Late Bloomers (2011)
★ / ★★★★
When Mary (Isabella Rossellini) experiences a sudden memory loss, it struck her that old age is right around the bend. She sees a doctor, fearing that it might be a symptom of dementia, but tests suggest that she is healthy. She is told to lead to a more physically active life so she joins a gym. Meanwhile, Adam (William Hurt), Mary’s husband, gets more immersed in his work as an architect. He is hired to build a nursing home but he feels the need to construct a museum. In his attempt to accomplish both, he and wife’s relationship begins to crumble in an unfathomable rate.
Though the material is led by very experienced actors who remain interesting to watch from beginning to end, “Late Bloomers,” written by Olivier Dazat and Julie Gavras, feels too flat at its worst and a silly romp at its best. The crux of the story is a marriage that is rotting from the inside and yet it does not spend enough time with its main players to inspire us to really understand them as people. A lot of what is seen is behavior.
To shake up the gloom, some comedy is forced into its bones. They are easy stereotypes. For instance, when Mary gets a tour for a potential job, all the paid workers are young and all the volunteers are of a certain age. It would have been funny if something unexpected had been coupled with the would-be joke. Alas, the punchline, if one is generous and decides to call it that, is Mary’s paranoia that she, someone who is about to turn sixty, has no place in society. A lot of the scenes go on like this. They are interminable.
Mary and Adam’s problems is supposed to suggest a human story, one that ought to be relatable, but it is approached very systematically. The first part focuses on Mary’s fears and then our attention is turned to Adam’s temptations. Afterwards, it is onto their three grown children, cardboard cutouts of real people. James (Aidan McArdle) is uptight, Giulia (Kate Ashfield) is calm and level-headed, and Benjamin (Luke Treadaway) is an artist who is all over the place. Not once did I buy them as a family.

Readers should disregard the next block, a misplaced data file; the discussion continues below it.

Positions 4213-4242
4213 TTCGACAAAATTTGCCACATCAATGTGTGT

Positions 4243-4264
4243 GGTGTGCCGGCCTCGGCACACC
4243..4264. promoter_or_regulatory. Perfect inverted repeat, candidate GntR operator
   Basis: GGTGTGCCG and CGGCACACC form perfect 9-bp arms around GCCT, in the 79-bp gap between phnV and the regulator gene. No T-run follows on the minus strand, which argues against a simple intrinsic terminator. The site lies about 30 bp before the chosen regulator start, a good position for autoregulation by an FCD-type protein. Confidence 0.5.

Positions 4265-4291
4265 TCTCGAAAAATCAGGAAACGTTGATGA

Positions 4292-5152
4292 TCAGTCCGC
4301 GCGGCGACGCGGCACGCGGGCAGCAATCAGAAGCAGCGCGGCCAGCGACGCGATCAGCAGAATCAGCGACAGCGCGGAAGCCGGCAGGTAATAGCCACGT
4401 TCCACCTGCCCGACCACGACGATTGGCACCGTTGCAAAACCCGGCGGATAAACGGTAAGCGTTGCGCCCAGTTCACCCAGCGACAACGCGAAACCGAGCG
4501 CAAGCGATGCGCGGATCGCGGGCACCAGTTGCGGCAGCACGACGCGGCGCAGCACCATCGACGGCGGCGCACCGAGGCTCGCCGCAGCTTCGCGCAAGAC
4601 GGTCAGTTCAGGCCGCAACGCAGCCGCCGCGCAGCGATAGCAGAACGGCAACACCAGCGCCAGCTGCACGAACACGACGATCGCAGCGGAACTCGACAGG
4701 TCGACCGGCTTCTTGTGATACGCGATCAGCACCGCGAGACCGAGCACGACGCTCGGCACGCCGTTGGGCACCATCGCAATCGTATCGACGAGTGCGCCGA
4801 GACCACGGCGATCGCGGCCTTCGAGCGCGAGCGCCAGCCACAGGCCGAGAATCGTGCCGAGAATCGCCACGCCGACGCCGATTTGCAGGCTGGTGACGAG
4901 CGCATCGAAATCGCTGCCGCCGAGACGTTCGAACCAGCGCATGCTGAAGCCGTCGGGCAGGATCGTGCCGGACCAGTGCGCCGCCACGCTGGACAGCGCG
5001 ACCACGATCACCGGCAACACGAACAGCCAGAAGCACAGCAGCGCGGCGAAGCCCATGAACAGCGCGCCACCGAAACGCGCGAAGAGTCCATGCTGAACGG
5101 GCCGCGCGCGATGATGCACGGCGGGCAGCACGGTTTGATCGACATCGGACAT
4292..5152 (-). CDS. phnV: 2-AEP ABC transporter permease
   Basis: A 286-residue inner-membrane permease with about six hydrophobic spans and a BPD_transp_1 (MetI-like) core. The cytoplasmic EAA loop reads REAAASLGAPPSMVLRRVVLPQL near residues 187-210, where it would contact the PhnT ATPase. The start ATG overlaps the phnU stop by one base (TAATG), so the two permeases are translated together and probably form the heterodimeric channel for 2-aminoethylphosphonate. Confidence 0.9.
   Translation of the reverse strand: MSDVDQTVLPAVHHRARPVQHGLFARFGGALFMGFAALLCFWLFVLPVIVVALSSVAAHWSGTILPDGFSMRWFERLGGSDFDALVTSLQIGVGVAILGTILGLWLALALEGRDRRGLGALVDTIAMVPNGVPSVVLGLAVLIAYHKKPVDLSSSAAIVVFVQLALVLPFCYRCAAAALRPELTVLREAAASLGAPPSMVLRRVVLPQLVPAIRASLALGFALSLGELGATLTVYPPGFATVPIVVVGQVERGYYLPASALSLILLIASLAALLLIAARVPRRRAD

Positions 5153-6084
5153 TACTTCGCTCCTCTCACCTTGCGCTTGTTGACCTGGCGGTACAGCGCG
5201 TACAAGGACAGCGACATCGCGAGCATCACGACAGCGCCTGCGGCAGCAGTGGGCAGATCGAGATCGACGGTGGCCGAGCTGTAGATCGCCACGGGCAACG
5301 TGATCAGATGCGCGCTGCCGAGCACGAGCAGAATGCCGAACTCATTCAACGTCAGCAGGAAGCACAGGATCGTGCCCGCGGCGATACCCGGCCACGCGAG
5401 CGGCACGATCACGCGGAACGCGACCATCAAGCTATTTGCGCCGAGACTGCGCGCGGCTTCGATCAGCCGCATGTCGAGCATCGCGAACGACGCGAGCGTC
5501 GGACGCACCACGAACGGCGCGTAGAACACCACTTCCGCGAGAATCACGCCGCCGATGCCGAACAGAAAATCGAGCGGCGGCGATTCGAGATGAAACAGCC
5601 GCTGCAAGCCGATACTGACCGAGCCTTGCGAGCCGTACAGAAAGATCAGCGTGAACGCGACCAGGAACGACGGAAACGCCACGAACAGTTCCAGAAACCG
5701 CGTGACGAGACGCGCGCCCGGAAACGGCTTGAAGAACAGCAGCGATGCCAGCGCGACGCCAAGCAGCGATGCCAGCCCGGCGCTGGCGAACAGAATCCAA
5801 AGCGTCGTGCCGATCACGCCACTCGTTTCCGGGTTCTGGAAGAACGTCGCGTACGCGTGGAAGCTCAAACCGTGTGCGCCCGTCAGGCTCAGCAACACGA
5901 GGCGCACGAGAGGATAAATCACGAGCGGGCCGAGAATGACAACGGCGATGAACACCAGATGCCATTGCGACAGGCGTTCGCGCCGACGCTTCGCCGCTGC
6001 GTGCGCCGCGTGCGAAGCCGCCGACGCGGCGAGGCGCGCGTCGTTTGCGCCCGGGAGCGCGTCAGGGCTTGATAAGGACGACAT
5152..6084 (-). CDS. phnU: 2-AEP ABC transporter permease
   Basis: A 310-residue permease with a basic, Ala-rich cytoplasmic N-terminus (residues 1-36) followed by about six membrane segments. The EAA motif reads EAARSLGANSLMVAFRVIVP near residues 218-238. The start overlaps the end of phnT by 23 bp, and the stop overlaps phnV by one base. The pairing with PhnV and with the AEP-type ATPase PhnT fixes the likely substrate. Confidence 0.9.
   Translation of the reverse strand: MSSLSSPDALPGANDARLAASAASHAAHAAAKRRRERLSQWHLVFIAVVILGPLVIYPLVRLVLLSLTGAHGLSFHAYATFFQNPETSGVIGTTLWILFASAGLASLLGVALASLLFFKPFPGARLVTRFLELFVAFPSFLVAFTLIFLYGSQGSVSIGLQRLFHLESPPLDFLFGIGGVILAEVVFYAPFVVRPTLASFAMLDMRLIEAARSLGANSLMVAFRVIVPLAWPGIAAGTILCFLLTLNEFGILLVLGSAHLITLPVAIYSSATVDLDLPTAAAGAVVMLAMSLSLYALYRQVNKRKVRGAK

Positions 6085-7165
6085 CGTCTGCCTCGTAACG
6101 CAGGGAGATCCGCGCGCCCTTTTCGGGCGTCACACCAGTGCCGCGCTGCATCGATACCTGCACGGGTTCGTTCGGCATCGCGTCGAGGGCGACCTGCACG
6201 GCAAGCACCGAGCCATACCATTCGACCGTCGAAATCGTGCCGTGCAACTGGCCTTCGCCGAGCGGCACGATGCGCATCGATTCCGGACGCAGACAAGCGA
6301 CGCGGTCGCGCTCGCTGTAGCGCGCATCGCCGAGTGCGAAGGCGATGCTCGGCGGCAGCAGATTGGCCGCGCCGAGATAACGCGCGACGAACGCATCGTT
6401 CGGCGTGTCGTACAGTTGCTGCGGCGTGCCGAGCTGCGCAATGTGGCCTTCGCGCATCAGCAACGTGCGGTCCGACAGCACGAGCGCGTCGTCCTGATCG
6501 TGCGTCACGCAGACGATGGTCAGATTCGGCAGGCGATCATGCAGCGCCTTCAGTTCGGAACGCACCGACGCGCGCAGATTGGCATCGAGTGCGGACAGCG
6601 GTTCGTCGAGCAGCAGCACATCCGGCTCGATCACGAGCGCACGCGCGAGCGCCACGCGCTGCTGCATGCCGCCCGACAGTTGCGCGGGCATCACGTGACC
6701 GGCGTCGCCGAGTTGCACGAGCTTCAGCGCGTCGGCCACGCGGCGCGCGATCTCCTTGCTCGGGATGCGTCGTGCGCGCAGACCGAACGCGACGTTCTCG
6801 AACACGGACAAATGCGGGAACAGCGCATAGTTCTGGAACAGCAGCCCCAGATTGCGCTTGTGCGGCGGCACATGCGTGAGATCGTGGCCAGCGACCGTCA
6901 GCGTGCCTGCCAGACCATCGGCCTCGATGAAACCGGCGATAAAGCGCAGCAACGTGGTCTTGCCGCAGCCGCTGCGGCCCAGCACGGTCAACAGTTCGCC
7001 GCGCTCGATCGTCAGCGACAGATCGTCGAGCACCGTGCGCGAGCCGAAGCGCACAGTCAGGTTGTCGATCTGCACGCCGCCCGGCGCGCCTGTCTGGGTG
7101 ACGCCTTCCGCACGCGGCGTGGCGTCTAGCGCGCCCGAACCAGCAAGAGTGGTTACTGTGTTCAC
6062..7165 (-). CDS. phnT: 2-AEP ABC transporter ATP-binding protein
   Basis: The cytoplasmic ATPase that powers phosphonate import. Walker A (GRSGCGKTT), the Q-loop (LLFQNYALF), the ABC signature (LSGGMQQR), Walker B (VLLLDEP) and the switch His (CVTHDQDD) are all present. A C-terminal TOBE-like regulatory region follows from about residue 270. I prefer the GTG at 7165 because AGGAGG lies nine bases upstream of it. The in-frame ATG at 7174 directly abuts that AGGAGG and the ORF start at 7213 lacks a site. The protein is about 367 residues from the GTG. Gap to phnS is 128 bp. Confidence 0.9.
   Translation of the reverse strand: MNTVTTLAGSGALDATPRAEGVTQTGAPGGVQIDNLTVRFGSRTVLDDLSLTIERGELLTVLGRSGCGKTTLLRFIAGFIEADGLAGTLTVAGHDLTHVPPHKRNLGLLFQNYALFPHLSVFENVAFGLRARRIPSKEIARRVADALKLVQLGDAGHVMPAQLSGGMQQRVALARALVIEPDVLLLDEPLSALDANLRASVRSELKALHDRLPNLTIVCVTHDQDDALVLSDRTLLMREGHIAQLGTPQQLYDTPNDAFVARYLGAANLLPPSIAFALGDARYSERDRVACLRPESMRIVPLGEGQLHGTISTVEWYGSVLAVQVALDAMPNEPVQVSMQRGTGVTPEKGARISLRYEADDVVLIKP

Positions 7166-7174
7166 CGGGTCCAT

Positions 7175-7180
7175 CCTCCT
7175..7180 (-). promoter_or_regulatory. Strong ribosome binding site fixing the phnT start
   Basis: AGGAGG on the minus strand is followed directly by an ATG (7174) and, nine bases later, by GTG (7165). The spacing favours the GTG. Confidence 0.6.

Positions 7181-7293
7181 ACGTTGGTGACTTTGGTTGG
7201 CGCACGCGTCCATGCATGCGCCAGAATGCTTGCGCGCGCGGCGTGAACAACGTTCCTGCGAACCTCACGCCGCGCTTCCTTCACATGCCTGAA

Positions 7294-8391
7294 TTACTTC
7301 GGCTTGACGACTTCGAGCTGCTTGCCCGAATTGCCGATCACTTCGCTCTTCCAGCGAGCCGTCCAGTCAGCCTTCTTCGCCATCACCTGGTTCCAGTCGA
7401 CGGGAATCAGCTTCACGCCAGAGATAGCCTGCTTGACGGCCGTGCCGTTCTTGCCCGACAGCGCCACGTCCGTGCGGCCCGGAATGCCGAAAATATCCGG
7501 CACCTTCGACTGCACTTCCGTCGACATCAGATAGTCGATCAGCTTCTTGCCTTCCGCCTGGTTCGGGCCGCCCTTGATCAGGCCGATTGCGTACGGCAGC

Although they are limited by the screenplay, Rossellini and Hurt try their best to mold their characters into real people. When these two actors share a scene, even their pauses generate electricity in the air. When Rossellini gives a certain look, it is often a mixture: of sadness and anger, of disappointment and shame. When Hurt hesitates to bridge the distance between Adam and Mary, we feel his character forcing it for the sake of not having a confrontation that might turn their relationship worse than before. So then how does it get better?
Directed by Julie Gavras, it is strange that “Late Bloomers” does not aspire to be great even though it is equipped with great actors. Movies about old age mixed with marriages on the rocks have been done better. This one is barely a footnote, it is invisible.